• Another crucial issue is that any revenue generation is at the cost of a heavy human toll. Some 350 families that have lost homes to coastal erosion last year, and those living in makeshift schools and camps are just a foretaste of things to come if coastal erosion and extreme cyclones continue unabated.
  • Port projects in China, Kenya, and Vietnam have seen vast resettlement and livelihood outlays by the owners over the life of the project.
  • A further danger is an irreversibly destroyed ecology, triggering deadlier hazards of nature.
  • when port construction without adequate social and environmental safeguards harms lives and livelihoods, even in the presence of climate change, the project must take full responsibility for compensation.

Burden of Women

  • 75% of women across India undertake such time-consuming efforts every day to ensure their families have water (NFHS-5)
  • The remaining hours are spent securing fuel and caregiving — gendered responsibilities that shackle them further to their homes. For these women, freedom is relief from domestic drudgery, from doing repetitive tasks out of no choice owing to socio-cultural norms and limited access to resources like water, fuel and household appliances.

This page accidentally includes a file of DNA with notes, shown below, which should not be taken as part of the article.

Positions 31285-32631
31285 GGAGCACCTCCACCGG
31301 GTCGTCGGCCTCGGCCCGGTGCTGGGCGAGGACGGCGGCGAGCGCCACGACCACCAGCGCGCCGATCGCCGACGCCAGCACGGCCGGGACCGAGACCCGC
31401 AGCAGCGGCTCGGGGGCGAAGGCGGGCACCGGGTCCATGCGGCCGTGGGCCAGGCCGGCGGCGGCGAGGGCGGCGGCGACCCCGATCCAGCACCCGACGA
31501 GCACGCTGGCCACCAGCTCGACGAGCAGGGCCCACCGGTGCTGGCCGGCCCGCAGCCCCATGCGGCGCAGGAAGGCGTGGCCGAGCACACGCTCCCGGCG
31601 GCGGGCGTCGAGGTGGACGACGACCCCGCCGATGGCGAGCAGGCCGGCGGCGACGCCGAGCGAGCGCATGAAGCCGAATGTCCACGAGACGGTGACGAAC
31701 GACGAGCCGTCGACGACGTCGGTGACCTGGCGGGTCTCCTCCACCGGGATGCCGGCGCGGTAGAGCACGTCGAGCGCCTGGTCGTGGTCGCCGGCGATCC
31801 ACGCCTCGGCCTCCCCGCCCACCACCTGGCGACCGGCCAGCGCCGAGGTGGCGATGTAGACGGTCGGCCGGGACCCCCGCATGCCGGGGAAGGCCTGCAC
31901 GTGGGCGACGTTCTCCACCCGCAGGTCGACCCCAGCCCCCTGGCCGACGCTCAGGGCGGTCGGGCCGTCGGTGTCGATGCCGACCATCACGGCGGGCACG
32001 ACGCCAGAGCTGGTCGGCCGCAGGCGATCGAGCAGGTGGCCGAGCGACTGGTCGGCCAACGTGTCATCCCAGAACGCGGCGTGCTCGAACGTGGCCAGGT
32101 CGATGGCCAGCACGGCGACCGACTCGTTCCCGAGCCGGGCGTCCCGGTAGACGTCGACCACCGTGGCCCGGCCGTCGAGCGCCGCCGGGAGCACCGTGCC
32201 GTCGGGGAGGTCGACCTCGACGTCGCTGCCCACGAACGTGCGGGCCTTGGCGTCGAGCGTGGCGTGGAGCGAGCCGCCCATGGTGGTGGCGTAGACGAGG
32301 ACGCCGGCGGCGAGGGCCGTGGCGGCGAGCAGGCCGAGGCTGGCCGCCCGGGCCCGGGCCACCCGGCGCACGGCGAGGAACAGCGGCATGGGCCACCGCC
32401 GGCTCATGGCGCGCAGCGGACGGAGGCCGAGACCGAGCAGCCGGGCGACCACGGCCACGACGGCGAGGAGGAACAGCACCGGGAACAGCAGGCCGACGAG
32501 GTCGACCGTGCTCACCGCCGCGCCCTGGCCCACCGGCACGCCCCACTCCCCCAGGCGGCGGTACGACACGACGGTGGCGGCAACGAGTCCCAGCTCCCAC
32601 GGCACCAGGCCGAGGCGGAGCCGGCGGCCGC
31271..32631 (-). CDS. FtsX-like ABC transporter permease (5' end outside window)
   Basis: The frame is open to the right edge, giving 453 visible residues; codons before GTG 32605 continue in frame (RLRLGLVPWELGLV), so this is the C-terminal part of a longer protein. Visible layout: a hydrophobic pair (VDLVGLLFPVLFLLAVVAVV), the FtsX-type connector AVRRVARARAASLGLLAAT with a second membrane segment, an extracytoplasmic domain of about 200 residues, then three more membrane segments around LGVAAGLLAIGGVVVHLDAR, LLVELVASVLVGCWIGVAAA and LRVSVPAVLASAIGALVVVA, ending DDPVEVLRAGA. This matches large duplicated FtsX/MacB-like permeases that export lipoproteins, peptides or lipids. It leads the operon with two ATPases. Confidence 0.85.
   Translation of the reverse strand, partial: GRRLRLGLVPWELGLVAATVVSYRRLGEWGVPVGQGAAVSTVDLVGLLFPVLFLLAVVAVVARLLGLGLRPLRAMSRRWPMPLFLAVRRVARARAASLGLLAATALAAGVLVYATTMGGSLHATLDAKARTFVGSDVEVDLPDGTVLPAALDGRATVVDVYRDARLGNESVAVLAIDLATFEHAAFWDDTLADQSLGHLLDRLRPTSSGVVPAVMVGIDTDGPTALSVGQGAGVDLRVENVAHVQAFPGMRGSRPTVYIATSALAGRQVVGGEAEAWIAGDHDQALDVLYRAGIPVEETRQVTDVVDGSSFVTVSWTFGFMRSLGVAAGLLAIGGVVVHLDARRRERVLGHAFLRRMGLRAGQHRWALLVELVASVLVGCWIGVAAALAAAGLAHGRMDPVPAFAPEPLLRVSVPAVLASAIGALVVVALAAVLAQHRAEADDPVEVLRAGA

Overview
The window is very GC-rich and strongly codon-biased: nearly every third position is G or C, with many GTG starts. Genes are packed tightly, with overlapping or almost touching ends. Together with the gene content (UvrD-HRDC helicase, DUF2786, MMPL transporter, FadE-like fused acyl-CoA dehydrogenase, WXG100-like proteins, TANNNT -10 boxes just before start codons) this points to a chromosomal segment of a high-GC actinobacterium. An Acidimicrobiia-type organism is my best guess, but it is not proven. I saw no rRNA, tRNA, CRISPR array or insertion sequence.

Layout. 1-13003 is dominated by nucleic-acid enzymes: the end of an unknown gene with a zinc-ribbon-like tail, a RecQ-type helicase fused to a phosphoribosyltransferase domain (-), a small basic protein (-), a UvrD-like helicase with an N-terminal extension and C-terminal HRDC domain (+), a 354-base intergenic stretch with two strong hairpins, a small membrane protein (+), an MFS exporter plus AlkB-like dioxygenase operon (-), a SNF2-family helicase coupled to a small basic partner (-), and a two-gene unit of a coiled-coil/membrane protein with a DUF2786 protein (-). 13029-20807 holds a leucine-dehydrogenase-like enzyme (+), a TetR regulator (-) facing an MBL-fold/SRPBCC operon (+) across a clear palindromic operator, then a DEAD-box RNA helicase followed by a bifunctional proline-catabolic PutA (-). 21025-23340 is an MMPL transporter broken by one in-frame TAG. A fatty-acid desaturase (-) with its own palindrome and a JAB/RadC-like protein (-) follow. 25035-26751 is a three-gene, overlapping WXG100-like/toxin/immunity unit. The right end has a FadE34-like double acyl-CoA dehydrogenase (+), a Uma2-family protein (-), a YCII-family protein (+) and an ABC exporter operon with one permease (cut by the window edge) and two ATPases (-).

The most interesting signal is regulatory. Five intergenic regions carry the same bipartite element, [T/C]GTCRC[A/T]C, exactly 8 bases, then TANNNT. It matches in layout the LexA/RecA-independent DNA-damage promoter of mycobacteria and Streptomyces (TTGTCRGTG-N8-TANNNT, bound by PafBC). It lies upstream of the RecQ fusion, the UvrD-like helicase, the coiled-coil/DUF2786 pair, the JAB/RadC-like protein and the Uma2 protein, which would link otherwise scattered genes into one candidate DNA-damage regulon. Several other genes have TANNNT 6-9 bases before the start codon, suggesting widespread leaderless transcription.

changes in cities under clean air scheme

  • An analysis by the environmental think tank, Centre for Science and Environment, reported “barely any difference” in trends in particulate matter pollution (PM2.5) between the group of cities under the National Clean Air Programme (NCAP) and those outside its ambit.
  • The NCAP covers 132 of India’s most polluted or so-called non-attainment cities. This is defined as a city whose air quality did not meet the national ambient air quality standards of 2011 to 2015.
  • The NCAP launched in 2019 aims to bring a 20%-30% reduction in pollution levels from PM2.5 and PM10 particles by 2024, using 2017 pollution levels as a base.

SC on SYL Canal dispute

water dispute on SYL Canal

  1. The creation of Haryana from the old (undivided) Punjab in 1966 threw up the problem of giving Haryana its share of river waters.